Risk And Crisis Management Issues

Published 21 Feb 2017

Crisis is an expected part of business these days and cannot be detached from usual business activity. Corporate crises primarily are more likely to be impulsive by market, organisational compositions, finances, innovative technology or by natural catastrophes, and may result in widespread losses of not only resources but also human life. Corporate crises inevitably injure both the financial structure and also frequently the reputation of the organizations concerned. Strategic crisis preparation is becoming a more and more important issue as organizations seek to cope successfully with possible crises.

After executives at Soc Gen had unravelled the mystery of Mr Kerviel’s position and published their findings, the bank’s reputation for its sophisticated risk management was essentially in tatters along with the its independence (Matlack 2008). The stakeholders who were the most affected as a result of the fraud at Societe Generale included the bank’e employees and higher management along with the shareholders of the company who had to pick up the pieces. Daniel Bouton, the bank’s chairman, initially presented the incident merely a short-lived rampage attributed to a rogue trader who had been able to hack into Societe Generale’s computer systems. The chairman later had to conduct a massive PR exercise just to save his job. The potential impact of crisis upon an organisation’s reputation is clear in this case.

Crisis is essentially a socially constructed process that is experienced in different ways by different stakeholders (Kellerman 2006). For instance, the bank’s senior management could have potentially lost there jobs along with other bank employees. The stockholders were also affected but in a slightly different way. Soc Gen had to raise further capital through a rights issue diluting the value of the investment of the original stockholders of the company.

It has become amply clear in public perception that Mr Kerviel’s managers ignored more warning signs that, if properly heeded, would have permitted them to prevent the trader long before he was able to carry out so much damage. When all was said and done, the total loss associated with the scandal was close to pounds 2.5 billion (Evans & Pain 2008). The culture and the incubation of crisis come into action here. Culture played its part in incubating crisis from the views of ‘after’ and ‘before’ and therefore the stakeholders were able to identify particular drivers for crisis and their interaction with the organisational culture.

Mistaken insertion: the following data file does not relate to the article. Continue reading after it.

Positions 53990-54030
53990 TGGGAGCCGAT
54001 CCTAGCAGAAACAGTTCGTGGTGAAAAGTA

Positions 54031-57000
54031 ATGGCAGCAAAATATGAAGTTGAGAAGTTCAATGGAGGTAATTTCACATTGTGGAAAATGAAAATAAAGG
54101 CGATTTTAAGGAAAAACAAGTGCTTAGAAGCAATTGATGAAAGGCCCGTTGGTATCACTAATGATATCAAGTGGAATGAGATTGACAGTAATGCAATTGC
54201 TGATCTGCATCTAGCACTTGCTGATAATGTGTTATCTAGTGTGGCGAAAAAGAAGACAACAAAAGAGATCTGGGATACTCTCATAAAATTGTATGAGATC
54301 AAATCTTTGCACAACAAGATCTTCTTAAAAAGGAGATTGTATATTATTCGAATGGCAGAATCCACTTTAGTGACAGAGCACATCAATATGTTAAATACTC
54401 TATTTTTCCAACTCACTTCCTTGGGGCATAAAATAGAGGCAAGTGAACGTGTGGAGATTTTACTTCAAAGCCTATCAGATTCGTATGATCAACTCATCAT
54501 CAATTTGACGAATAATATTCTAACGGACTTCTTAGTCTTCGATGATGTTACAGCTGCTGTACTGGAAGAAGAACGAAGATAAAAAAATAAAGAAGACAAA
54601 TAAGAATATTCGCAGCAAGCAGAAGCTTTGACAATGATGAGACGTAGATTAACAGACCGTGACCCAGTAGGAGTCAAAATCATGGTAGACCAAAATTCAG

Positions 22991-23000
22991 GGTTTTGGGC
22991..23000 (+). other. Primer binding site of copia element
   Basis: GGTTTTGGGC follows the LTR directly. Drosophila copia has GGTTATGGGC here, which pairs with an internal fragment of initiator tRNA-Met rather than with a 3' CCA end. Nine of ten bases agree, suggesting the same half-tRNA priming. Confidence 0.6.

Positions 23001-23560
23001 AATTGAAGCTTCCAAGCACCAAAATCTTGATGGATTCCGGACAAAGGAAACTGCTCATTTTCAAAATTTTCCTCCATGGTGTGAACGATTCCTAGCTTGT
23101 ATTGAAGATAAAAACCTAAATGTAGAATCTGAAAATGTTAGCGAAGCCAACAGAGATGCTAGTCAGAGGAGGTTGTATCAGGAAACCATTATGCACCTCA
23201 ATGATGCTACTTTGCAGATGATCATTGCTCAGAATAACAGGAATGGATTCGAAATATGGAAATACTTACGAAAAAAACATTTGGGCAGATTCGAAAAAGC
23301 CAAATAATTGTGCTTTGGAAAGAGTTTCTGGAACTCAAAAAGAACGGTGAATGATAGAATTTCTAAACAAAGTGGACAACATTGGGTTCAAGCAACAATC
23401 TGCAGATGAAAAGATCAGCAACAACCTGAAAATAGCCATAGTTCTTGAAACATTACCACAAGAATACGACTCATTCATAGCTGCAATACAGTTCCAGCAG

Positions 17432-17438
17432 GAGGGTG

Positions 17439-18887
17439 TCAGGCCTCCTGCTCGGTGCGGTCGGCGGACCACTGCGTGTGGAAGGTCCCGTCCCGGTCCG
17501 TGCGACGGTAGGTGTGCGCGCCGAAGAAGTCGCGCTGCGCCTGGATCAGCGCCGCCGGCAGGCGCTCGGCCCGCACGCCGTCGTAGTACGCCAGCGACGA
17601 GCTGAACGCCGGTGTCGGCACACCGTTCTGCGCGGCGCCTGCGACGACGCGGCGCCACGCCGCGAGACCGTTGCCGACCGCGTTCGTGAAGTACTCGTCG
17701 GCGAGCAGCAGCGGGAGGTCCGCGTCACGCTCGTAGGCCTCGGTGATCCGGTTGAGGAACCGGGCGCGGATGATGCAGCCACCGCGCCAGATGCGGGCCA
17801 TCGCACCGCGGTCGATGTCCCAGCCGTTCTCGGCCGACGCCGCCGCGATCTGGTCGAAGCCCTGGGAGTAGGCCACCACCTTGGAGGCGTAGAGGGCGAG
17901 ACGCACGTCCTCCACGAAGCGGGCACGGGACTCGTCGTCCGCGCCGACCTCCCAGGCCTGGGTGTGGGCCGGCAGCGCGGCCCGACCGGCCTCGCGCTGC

Organisational level factors, such as culture, configuration, systems and stakeholders are important elements to consider in analysing SocGen’s vulnerability to crisis. As in many cases, in the immediate aftermath of a crisis, there are a lot of reports of individual’s mistakes as well as actions which may have led directly to the crisis. It also takes the form of scapegoating. The role of the individual, Mr Kerviel’s is only part of the game and draws upon the notion of human error by Reason (1990). Reason has argued that in many occasions we are unable to understand, prevent and also mitigate the impact of an individuals’ action until we have a concise understanding of the fact that action, or mistake, is a symptom of wider organisational failures. In this case the systematic failure (where can this be identified from the case and what kind of system can this be referred to, i.e a loosely or tightly coupled system?) of internal controls SocGen played a huge role in the whole episode that eventually led to the losses (McEachern 2008). In later interviews with bank executives, board members as well as investigators along with rival bankers – and Mr Kerviel’s own testimony to the French prosecutors – that have revealed a overconfident, hard-driving culture that had become part of SocGen which allowed even a middle ranking trader to repeatedly make huge bets with the bank’s money without getting detected. The fact that Mr Kerviel had knowledge about the computer and internal controls systems at Soc Gen as a result of his last position before becoming a trader allowed him to abuse the system.